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The opening of these forfeited lands would be the salvation of that pitiable creature, the victim of the 8 per cent. grind. The homeless wanderer can get shade and shelter from the burning sun and driving storm, and with these is content, for he has long since resigned ambition to those who are willing to continue the hopeless struggle; but the man, on the 8 per cent. treadmill, who has not yet acknowledged defeat, has no way of escape from the glare of the master's eye, except by self-murder or the pauper's grave. There is nothing that excites our hatred against the infamous laws of our times as much as does the sight of this brave man struggling against the fate that is crushing him, and whose patriotism will soon be kindred to that of the Russian serfs, if it does not go to the other extreme and make him a nihilist or some other brand of the political desperado. It was from this quarter, forget it not, that the old flint locks came, "whose report was heard around the world," and the serf will never be his model, for the old spirit has still enough of life left for another blaze, as these new oppressors will find to their awful cost.
The burdens which these people are staggering under can be easily imagined when it is known that they have been paying interest on mortgages for years that the places would not now sell for, even after they were improved by years of labor and the outlay of much money. In the San Joaquin valley, for instance, there are homesteads by the thousands that will not sell for what they are mortgaged for, and the extraordinary spectacle was witnessed in the city of San Francisco last year of a bank having to close because it could not sell out the valley farmers for the mortgages due it. Of course these farmers obtained money from the bank, and the justice of the bank's claim is not what we are now trying to get at, but to show that if we had the laws that belong to a republic the people would not be the victims of bankers or any one else. Had they been allowed in the first place to take possession of all unimproved land without having to give up the savings of years to some land grabber, whose theft was authorized and sustained by law, and then loaded down with interest obligations, they would have had no more trouble in keeping their land than they would in keeping an arm or a leg.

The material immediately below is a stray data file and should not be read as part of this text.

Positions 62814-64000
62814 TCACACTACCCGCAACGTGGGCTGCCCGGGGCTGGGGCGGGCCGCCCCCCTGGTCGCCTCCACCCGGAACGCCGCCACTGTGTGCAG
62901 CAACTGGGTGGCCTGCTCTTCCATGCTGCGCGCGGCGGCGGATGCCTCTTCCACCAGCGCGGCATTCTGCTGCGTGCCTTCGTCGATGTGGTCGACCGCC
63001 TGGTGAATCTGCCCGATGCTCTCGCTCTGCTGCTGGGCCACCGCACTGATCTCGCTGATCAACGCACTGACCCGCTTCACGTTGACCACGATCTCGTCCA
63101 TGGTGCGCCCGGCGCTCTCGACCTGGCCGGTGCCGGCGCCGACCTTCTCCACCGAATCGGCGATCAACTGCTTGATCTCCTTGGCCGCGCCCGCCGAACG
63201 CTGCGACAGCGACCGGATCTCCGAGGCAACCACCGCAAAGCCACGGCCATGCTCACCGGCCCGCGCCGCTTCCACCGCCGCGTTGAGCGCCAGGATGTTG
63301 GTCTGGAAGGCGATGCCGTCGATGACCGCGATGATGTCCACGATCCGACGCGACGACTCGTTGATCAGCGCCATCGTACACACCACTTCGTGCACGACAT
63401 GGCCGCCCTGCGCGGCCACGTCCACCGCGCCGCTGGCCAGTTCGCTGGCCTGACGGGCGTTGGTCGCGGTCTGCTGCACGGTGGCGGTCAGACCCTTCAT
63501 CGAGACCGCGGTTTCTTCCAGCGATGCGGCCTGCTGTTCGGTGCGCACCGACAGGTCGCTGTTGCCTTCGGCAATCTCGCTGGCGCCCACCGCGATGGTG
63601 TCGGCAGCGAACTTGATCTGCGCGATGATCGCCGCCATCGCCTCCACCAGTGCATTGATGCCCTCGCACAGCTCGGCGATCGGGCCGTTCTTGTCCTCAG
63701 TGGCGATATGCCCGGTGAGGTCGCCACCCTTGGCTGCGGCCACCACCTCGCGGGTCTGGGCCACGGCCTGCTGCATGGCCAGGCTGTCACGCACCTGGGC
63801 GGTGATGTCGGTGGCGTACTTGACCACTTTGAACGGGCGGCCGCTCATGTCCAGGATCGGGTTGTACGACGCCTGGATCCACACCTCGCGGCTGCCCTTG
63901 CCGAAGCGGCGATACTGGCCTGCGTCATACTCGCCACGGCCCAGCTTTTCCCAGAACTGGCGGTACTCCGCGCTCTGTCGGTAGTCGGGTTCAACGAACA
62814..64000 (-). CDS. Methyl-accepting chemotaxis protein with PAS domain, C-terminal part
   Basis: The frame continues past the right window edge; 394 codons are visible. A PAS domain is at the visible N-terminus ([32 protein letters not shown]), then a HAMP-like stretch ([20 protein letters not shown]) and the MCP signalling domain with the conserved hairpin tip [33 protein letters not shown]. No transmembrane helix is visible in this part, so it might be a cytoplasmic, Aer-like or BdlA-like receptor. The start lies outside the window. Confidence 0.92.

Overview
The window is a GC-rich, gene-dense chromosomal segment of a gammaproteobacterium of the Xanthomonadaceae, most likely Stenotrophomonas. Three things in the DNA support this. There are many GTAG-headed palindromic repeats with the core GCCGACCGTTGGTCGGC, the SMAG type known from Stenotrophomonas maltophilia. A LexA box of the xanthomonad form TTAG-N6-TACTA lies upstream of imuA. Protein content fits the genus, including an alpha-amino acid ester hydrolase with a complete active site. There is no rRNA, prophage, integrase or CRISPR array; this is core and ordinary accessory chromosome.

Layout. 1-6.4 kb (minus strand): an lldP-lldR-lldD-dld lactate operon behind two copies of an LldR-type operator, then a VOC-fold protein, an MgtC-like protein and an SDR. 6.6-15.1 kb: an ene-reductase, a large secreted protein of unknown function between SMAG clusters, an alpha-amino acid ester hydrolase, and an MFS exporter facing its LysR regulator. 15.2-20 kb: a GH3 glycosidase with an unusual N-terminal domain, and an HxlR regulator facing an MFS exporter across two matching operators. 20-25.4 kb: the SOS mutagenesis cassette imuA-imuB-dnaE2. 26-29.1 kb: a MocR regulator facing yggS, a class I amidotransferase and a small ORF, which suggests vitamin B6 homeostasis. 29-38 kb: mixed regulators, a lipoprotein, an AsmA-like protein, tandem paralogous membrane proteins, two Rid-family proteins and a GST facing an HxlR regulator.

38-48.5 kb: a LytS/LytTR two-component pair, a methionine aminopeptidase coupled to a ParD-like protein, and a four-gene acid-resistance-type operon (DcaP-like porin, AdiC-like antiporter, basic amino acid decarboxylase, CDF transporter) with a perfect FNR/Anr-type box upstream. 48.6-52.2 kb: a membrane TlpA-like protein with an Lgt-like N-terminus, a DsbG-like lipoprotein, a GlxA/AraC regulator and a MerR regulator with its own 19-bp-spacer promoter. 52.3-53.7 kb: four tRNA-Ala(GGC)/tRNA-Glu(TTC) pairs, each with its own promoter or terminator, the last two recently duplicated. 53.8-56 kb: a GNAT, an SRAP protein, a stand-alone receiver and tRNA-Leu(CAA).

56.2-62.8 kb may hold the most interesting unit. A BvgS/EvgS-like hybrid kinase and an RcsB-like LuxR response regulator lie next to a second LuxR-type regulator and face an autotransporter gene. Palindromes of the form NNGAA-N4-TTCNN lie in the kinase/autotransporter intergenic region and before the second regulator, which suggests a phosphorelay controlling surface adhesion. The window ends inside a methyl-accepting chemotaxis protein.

With every one limited to 160 acres there would be so much thrown open to settlement that it would practically wipe out all mortgages on land, for the occupant of mortgaged premises, could give his owner the option of accepting what would be a fair price under the new conditions, and if it were refused then the occupant could simply back his wagon up, put his portables on and drive to some of the Government land nearest to him.
And it should not be so difficult to get the fencing and the lumber for the few small buildings that would answer till he could get better, and, once started, his condition would be a steady improvement, the interest he now pays remaining on the premises where it is made. At present there are the usual fences and buildings put up when the land is bought (part down, the rest at 8 per cent.), and these are the only improvements, outside of vine and tree growth, that can be made; the wear of time even cannot be repaired, for the occupant has nothing to spare for repairs or improvements, and even the necessaries of life are a tug, and as to decent clothing for himself and wife and other dependants that is not to be thought of while he is loaded down with that bane of modern life, interest obligations.
The cost of moderately sized buildings would of course depend on circumstances, but it should not exceed a few hundred dollars; and as it would be a more profitable investment for a county to help a settler, that is already on the ground, to get a start, than to spend the money trying to get him there, as is the practice now, there can be no serious reason why the voters should not authorize their local Government to extend the necessary aid, and make it optional with the borrower whether he shall pay in money or work; the length of time and other details to be governed by circumstances, but no interest to be charged. If this last causes some apparent loss, let it be charged to the old pumpkin fund.